FIG. 3 is a schematic diagram of a logic control circuit 300 in accordance with one embodiment of the present invention. Logic control circuit 300 is shown connected to a pass transistor 301 like pass transistor 107 of FIG. 1; however, logic control circuit 300 may also control other well-known types of programming points.
Logic control circuit 300 conventionally includes an access transistor 305 having a control terminal connected to a word line WORD, a current-handling terminal connected to a bit line BIT, and a second current-handling terminal connected to a data input terminal 307 of a memory cell (MC) 310. Memory cell 310 is, in one embodiment, a conventional latch; other types of cells may also be used, as will be apparent to those of skill in the art.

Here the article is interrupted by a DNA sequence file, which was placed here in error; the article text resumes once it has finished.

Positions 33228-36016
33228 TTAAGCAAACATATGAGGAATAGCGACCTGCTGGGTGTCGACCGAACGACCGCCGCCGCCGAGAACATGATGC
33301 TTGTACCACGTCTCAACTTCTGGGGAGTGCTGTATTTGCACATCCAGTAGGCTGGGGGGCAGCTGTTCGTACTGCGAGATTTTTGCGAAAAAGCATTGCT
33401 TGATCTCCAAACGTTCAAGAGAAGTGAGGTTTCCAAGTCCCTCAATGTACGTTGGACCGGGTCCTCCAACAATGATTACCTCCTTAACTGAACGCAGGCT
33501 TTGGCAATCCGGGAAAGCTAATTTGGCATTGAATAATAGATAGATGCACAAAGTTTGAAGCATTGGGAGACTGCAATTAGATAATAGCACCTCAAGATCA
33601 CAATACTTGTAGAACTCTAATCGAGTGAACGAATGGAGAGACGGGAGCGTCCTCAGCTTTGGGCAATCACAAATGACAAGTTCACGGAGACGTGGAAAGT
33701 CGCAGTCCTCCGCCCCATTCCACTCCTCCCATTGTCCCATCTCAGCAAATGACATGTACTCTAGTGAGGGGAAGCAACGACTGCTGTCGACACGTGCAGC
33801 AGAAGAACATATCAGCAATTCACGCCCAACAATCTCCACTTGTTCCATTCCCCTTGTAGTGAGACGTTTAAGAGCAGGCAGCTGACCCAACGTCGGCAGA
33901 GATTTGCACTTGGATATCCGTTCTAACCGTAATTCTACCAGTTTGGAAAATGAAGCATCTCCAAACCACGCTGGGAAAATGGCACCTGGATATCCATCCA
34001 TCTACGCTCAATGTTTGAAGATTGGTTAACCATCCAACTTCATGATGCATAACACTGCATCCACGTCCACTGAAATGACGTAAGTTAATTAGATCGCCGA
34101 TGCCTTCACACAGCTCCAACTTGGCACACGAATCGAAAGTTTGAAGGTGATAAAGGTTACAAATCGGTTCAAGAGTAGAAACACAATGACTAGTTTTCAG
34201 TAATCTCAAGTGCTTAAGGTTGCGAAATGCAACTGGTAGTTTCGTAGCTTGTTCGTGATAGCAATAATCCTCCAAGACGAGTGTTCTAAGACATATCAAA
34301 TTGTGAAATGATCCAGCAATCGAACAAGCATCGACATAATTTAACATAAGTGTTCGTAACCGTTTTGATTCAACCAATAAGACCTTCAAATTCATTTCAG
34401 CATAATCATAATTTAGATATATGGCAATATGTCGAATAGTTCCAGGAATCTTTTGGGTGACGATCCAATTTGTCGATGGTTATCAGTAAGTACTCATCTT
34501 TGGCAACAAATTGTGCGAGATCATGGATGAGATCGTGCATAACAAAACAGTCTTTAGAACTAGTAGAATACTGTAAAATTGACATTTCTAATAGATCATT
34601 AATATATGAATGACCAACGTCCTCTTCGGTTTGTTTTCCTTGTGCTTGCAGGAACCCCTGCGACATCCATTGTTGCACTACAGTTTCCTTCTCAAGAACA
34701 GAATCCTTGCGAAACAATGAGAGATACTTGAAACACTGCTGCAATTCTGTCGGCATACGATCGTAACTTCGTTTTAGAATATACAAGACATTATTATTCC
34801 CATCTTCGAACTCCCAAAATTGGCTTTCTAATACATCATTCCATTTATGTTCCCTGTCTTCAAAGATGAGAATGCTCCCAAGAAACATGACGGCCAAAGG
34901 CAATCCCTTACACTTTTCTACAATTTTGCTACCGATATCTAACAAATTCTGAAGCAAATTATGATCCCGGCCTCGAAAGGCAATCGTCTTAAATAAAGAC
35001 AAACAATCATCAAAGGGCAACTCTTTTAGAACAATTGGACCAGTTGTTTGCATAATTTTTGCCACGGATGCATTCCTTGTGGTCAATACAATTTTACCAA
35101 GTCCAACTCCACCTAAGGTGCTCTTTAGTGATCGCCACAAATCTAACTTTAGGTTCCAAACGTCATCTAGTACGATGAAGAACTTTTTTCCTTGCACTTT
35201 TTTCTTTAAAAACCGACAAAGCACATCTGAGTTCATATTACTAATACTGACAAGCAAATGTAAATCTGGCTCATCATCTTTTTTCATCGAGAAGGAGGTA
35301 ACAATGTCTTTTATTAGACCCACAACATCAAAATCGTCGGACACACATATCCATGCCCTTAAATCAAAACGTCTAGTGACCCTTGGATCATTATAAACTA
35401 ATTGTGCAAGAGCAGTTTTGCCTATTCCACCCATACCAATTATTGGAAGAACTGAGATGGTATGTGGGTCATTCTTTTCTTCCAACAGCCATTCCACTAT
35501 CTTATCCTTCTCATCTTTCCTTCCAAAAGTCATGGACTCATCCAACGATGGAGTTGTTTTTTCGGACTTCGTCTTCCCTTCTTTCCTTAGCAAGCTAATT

In accordance with the present invention, a memory element (ME) 315 and associated circuitry are added to the conventional circuit of FIG. 1. Memory element 315 has an input terminal connected via a line 320 to an output terminal of memory cell 310 and an output terminal connected via a line 325 to the gate of pass transistor 301. Memory element 315 also includes a write terminal connected via a line 330 to an write terminal UPDATE. When the signal on terminal UPDATE is a logic one (e.g., 3.3 volts), the value stored in memory cell 310 updates the logic level stored in memory element 315. As depicted in FIG. 3, in one embodiment memory element 315 includes a transistor 335 and a memory cell 340, each of which is respectively similar to transistor 305 and memory cell 310. Extending this similarity to physical, electrical, and sequential aspects of memory element 315 greatly simplifies the process of modifying the layout of earlier devices (e.g., FPGAs employing the circuit of FIG. 1) to include circuits in accordance with the invention. In addition, the architectural similarity between the circuit of FIG. 1 and memory control circuit 300 allows conventional configuration control circuitry to be easily adapted for use with memory control circuit 300.